Constructing Lives at Mission San Francisco

Paul Harvey

Apparently this is religion in early/colonial America week here at the blog! Recently I had occasion to re-survey some of the literature about the California missions, especially one of my favorite recent works of scholarship, Steven Hackel's Children of Coyote, Missionaries of Saint Francis: Indian-Spanish Relations in Colonial California, 1769-1850, for my money the most thorough scholarly study of the subject, full of painstakingly constructed data sets from mission records -- the book is reviewed at length, and quite thoughtfully, here.

Religious studies scholar Quincy Newell's new book on native life and religious practice at a California mission is now out, and it came to my attention via the Choice review reprinted below. Her work brings ethnographic and religious studies methods to bear on the subject, and zeroes in on one mission in particular. Another longer and more extensive review may be found here; the money quote there, for our purposes here: "She postulates that many Native people chose baptism and mission life over continued residence in their traditional villages in order to enhance their spiritual power within their society and maintain the prestige of ever-weakening kinship networks. This interesting and thoughtful analysis lends new a perspective to the literature."

Below is the review from Choice. Be sure also to check out Quincy Newell's contributions at the blog Religion in the American West.

Newell, Quincy D. Constructing lives at Mission San Francisco: Native Californians and Hispanic colonists, 1776-1821. New Mexico, 2009. 267p bibl index afp; ISBN9780826347060, $39.95. Reviewed in 2010aug CHOICE.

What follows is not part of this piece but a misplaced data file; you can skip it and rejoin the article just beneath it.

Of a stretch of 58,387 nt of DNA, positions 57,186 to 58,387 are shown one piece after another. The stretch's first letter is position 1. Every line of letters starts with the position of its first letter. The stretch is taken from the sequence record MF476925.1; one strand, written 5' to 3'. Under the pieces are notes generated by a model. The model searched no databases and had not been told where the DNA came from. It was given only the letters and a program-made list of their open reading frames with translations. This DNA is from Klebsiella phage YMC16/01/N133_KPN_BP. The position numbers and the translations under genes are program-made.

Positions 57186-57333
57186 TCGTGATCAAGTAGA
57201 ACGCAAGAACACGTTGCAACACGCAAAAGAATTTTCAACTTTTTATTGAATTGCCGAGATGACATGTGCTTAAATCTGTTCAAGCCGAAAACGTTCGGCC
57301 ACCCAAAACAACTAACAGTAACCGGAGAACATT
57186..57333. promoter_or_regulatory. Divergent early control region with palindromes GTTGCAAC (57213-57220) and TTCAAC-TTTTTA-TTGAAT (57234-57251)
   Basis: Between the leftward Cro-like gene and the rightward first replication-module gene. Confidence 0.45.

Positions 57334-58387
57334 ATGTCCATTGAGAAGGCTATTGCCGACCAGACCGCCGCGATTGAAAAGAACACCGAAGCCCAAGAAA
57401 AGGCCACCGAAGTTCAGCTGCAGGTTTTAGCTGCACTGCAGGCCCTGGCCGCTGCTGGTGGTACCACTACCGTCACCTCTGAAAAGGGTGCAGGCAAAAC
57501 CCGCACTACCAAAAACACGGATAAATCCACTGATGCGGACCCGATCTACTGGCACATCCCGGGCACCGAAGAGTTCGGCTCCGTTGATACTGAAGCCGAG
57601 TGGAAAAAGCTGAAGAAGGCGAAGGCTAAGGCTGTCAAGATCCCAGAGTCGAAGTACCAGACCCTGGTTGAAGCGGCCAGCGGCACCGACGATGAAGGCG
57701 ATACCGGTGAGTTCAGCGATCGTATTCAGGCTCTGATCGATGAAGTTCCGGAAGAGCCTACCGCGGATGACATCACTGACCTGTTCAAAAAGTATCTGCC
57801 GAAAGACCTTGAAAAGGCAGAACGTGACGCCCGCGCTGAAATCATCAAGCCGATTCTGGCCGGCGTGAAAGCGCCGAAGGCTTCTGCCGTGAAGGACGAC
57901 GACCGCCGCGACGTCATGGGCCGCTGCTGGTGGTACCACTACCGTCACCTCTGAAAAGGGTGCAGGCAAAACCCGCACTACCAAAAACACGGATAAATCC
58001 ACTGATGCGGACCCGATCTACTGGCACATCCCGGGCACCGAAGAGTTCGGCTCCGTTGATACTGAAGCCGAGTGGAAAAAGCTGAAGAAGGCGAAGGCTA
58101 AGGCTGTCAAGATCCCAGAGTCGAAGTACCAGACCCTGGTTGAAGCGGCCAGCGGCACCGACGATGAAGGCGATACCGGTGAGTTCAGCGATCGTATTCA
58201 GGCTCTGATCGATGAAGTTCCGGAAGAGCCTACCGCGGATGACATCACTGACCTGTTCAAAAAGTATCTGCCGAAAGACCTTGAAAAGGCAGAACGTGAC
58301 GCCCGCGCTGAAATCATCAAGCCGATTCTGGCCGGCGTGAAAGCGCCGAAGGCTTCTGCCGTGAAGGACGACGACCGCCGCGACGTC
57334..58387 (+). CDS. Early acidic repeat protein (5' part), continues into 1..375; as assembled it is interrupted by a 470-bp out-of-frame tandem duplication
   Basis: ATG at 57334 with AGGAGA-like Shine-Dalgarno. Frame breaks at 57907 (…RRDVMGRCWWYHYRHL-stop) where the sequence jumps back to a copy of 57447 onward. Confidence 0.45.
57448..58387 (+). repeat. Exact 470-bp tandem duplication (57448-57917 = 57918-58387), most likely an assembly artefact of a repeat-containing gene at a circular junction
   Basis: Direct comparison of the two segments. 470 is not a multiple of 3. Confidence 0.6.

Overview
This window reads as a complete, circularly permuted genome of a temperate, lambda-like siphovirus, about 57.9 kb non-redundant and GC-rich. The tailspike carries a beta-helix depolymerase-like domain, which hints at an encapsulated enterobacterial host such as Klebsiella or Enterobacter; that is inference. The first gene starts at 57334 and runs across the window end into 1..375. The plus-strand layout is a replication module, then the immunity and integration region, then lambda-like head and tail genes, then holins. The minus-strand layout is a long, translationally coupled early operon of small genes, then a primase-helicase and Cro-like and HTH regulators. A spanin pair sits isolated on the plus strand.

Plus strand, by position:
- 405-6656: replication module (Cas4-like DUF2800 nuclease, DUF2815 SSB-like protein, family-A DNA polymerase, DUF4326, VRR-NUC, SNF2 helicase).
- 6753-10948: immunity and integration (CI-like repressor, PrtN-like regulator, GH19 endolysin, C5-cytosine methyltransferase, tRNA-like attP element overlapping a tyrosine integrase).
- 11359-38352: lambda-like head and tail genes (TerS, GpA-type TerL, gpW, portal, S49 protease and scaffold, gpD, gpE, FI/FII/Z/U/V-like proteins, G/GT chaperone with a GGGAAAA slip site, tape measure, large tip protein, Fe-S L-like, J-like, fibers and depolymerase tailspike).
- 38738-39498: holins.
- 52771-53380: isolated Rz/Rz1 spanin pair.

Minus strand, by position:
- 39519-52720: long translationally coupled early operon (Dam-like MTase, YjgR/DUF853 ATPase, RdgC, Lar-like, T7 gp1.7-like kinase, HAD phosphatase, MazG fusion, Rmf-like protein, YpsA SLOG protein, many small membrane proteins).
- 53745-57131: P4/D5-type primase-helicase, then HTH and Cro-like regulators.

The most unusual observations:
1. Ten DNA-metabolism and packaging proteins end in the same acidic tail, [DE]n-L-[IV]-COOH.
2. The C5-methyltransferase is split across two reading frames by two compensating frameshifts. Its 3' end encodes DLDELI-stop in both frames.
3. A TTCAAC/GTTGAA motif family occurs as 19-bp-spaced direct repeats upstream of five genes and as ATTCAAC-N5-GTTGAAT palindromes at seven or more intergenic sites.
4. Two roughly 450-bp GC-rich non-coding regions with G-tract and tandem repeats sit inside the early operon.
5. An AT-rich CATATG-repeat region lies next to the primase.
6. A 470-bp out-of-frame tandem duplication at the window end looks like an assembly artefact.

Despite the passage of 175 years since the last Spanish California mission was secularized in 1834, these Hispanicized Indian communities continue to provoke contentious scholarly debate regarding the nature and intent of the Franciscan missionary enterprise more generally. With cultural critique all the rage, it is no wonder that indigenous voices have been lost in the fray. By contrast with earlier such treatments, religious studies professor Newell (Univ. of Wyoming) delivers a culturally nuanced, meticulously researched, and thought-provoking narrative treatment for contextualizing voices silenced in earlier works regarding Native lifeways in the California missions. Newell's narrative delivers brilliant insights and exceptionally fine-grained readings of both Costanoan Indian and Hispanic colonial perceptions, beliefs, and cultural norms. Deploying a narrative approach borne of historical fictions and the reconstituted life histories of such memorable Costanoan converts as Pismote, a disaffected though perceptive young female left to ponder the contradictions of both the Spanish empire and the Catholic faith, readers ultimately learn to "see" the surreal world of the Costanoan people and the Hispanic Catholic colonists with whom they held court. Summing Up: Highly recommended. Al levels/libraries. -- R. G. Mendoza, California State University, Monterey Bay


Christopher said…
Thanks for the heads up on these books, Paul. Both look great. And I for one welcome the emphasis on early/colonial American religion.

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